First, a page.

This months book for the Birchbox Book Club is “Is Everyone Hanging Out Without Me? And Other Concerns” by Mindy Kaling. Birchbox was kind enough to give away copies of this book through Twitter, and I was able to get one. (Yay!) I had no idea what this book was about, but I loved Mindy Kaling as Kelly on The Office so I was looking forward to checking it out. Also, the title is just great.
I should start this review by saying that I really like to read. As a teenager I hated it, being forced to read as a part of weekly book reports in my high school lit class. I probably shouldn’t admit that I wrote more than one report on books I had never even seen, let alone read, but my friend was kind enough to describe Jane Eyre and others to me over lunch. (Kids, don’t do that! Do your school work. Don’t be a slacker!) In fact, this practice became so common that eventually we had to bring in the book we had chosen for our report due to the fact that some people were writing about imaginary books, and ones from the childrens library. But, I digress.
The point I’m trying to make here… wait, I did have a point, didn’t I? Oh yes, the point is that I read quite a bit now. I have a habit of reading in bed and can easily pour through 2-3 books a week. I feel like this needs to be said because considering I frequent the ‘freebies’ section of Amazon, my standards may not be as high as someone who reads for enjoyment very rarely.
This book arrived at a great time for me. It was in the middle of a rainy week and I was coming down with a nasty cold. I finished the entire book in a couple of stormy nights. I’m not sure I would read it a second time anytime soon, but I did enjoy it.
The very first, and most important thing I will say about Is Everyone Hanging Out Without Me? is that it’s funny. It starts off with her answering some questions, and I was laughing within the first page or two. This book is absolutely ideal for a light, summer read. I’m going to refer to her as Ms. Kaling for the purposes of this review because A) I’m not on a first name basis with her, and B) It would be weird/mildly creepy to type her first and last name over and over. C) I’m Southern and Ms. Kaling sounds respectful for talking about someone I don’t know. On second thought it sounds a little weird to say Ms. Kaling too, so maybe I’ll just keep saying ‘she’. You know who I’m talking about.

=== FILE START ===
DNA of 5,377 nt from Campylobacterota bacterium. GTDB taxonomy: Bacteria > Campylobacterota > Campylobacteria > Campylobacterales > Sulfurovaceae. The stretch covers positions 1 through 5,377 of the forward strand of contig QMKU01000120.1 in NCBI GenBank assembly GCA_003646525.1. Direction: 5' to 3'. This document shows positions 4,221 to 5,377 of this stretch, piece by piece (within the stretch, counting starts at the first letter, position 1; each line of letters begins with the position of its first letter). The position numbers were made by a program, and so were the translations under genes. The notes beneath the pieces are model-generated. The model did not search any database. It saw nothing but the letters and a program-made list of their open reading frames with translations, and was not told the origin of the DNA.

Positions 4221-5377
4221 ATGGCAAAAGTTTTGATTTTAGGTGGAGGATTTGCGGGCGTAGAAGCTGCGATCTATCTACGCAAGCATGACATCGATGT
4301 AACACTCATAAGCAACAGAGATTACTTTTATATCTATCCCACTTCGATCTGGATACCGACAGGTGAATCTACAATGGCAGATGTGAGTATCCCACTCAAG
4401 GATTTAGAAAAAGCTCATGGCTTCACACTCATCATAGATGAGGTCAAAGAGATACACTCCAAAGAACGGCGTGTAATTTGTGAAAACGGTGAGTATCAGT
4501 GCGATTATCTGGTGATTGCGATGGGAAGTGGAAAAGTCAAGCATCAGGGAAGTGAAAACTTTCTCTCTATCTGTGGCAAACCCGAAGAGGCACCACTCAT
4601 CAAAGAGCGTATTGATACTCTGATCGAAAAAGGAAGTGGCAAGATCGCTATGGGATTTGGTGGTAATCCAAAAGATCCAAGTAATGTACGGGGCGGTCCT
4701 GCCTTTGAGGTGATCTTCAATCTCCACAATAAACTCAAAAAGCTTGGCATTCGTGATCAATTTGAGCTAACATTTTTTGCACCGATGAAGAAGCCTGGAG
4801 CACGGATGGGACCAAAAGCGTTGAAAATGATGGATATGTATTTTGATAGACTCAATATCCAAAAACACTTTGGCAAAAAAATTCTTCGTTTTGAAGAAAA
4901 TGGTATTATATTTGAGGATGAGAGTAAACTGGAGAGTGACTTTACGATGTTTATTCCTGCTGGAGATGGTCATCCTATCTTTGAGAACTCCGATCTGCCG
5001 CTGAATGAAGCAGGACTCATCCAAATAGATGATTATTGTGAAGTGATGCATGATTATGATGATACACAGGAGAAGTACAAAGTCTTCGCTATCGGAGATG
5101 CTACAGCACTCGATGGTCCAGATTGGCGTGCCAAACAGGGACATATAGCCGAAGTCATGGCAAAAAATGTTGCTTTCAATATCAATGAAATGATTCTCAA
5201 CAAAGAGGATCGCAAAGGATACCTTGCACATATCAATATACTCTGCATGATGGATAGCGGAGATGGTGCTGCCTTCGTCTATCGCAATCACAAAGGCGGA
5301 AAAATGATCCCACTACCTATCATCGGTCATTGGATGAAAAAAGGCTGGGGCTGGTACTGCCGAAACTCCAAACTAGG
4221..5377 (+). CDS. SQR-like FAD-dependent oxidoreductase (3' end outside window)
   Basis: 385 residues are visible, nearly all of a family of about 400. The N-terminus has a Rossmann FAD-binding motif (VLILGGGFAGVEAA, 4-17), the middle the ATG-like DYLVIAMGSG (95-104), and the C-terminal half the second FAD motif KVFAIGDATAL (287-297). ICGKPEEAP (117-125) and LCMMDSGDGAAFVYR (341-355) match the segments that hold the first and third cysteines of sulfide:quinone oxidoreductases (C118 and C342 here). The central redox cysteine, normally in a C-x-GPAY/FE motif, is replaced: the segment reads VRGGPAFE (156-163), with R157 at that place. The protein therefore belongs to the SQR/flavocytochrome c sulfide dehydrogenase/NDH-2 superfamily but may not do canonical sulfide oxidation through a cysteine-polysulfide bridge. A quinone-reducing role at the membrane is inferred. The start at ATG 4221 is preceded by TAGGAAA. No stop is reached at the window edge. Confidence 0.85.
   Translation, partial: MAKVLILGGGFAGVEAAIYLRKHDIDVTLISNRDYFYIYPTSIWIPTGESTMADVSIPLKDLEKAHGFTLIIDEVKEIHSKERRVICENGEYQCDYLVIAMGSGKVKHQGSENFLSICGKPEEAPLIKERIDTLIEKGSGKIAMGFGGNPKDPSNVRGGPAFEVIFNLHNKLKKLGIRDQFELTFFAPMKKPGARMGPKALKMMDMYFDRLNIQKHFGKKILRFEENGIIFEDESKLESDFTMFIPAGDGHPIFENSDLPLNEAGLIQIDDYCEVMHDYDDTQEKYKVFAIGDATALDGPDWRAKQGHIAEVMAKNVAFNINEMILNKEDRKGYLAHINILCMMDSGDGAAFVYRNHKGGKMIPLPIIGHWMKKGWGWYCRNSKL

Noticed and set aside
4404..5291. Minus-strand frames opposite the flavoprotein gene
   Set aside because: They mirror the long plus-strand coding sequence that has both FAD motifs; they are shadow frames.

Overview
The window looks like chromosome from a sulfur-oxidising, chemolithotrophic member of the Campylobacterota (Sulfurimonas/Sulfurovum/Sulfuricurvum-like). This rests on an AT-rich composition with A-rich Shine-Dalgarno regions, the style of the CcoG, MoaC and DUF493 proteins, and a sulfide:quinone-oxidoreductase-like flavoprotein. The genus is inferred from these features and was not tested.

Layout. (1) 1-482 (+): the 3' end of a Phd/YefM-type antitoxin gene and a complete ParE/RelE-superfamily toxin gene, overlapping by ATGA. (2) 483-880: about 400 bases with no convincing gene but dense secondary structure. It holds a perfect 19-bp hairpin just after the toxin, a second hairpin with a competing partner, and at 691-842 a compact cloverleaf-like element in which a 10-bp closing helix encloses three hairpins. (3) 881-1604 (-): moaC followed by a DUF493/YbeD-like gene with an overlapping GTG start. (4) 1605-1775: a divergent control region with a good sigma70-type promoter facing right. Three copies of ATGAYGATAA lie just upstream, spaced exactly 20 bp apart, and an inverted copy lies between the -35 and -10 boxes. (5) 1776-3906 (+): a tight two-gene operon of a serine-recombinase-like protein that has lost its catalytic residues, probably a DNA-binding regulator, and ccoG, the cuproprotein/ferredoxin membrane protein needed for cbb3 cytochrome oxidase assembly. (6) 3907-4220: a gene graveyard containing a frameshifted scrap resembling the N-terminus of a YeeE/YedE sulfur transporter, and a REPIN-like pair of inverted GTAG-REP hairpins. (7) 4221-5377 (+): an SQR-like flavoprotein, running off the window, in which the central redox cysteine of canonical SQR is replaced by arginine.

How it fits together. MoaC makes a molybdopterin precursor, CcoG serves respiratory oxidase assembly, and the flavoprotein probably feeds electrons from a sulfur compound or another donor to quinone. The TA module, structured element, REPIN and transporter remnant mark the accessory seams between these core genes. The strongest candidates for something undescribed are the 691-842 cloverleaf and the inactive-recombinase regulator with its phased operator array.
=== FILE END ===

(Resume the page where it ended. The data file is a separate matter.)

If you had asked me a few weeks ago if I wanted to read the biography of a celebrity, I would’ve laughed and told you that no, I definitely did not, because I’m in the middle of a book about a waitress who falls in love with a waiter who turns out to be a billionaire. (Seriously, have you seen the free books on Amazon? I had no idea that ‘super handsome secret billionaire’ was actually a book genre, but apparently it is. I’m sure this isn’t setting the bar for my future relationships too high AT ALL). Anyway, I’m not a big fan of strangers life stories, or even the life stories of most people I know. Okay okay, I’m sure I would read the life story of someone I know if I liked them or was related to them in some way. But celebrity rise to fame is generally boring to me. I like mysteries and romance books mostly.
The great part about this book is that it’s definitely not boring. I have never read a book that was laid out quite like this one before. Instead of a long, slow play by play of the first thirty years of her life, it manages to throw together childhood stories, random thoughts, funny conversations, her friends, and her work history all while making it flow rather seamlessly. I think what struck me the most about this book is that instead of a dry biography, this book reads in a way that makes you feel like you really get a glimpse into who Mindy Kahling is, and her personality. It’s like listening to one of your friends talk, when she tells you about how she got her job and suddenly turns to the topic of mens chest hair.
At the beginning of the book she mentions that it might be a good gift for teens. Personally, I wouldn’t give this book as a gift because it does have some profanity in it, including several uses of the F word. So keep that in mind if you’re going to share or recommend it and make sure it’s going to the appropriate audience. It wasn’t really excessive and didn’t bother me, but I’m sure some people wouldn’t care for that.
I wouldn’t say this is a must read, but definitely an enjoyable one. If you’re a fan of her acting and the characters she portrays, you will likely enjoy this book. While she is obviously very different in real life than Kelly Kapour, she was one of the writers on The Office and seems to have infused a good deal of her thought process into Kelly in an over the top, exaggerated way. If phrases like, “Have you seen our overweight Indian child? Do you know how statistically rare that is?” make you laugh, this is definitely the book for you. Personally I really enjoyed her take on one night stands and how that’s a good way to end up living out a crime drama. This book reads like funny, yet endearing advice from a sister or a cool friend. I think it was a great choice for the Birchbox book club, and thanks to them again for sending it to me.